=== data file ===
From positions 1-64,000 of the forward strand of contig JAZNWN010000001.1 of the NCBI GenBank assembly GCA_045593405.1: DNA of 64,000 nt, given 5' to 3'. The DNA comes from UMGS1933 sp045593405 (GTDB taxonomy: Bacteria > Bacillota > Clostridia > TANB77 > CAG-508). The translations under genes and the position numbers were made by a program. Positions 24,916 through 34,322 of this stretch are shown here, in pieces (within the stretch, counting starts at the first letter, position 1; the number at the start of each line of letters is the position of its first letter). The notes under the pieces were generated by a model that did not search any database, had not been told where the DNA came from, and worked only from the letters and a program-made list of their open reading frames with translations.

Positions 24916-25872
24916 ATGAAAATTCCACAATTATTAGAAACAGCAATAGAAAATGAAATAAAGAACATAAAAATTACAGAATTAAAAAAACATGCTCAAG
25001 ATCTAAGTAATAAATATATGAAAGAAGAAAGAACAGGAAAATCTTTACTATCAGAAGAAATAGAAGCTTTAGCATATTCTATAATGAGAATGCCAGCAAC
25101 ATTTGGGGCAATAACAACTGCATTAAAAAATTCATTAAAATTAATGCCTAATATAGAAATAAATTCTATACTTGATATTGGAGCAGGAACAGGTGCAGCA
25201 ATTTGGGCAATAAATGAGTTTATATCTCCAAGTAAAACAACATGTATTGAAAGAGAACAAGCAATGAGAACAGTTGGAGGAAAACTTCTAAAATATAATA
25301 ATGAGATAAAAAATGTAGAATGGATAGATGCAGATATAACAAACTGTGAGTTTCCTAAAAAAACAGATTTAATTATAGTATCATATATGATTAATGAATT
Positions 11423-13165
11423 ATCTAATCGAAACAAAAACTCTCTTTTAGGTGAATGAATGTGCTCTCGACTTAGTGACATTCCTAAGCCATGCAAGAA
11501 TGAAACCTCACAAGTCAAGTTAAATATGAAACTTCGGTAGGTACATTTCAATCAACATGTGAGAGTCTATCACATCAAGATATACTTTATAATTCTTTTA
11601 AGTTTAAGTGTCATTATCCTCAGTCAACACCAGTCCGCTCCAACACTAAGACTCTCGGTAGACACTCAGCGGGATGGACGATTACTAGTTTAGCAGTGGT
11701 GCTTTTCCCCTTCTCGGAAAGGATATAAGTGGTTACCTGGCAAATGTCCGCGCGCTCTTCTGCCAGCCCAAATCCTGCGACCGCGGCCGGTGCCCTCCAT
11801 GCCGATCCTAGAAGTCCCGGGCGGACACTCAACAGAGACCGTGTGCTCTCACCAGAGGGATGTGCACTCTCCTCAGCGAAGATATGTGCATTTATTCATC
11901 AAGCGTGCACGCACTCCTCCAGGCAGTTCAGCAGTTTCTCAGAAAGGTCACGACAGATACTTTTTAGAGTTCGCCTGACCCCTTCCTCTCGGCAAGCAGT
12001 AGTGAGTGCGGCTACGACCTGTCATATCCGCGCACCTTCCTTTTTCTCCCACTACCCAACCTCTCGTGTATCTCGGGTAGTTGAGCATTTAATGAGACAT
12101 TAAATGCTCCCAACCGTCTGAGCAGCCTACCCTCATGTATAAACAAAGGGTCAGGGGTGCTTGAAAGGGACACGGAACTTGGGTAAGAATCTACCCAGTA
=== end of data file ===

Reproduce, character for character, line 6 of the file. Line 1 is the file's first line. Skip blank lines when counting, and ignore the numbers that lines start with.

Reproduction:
25201 ATTTGGGCAATAAATGAGTTTATATCTCCAAGTAAAACAACATGTATTGAAAGAGAACAAGCAATGAGAACAGTTGGAGGAAAACTTCTAAAATATAATA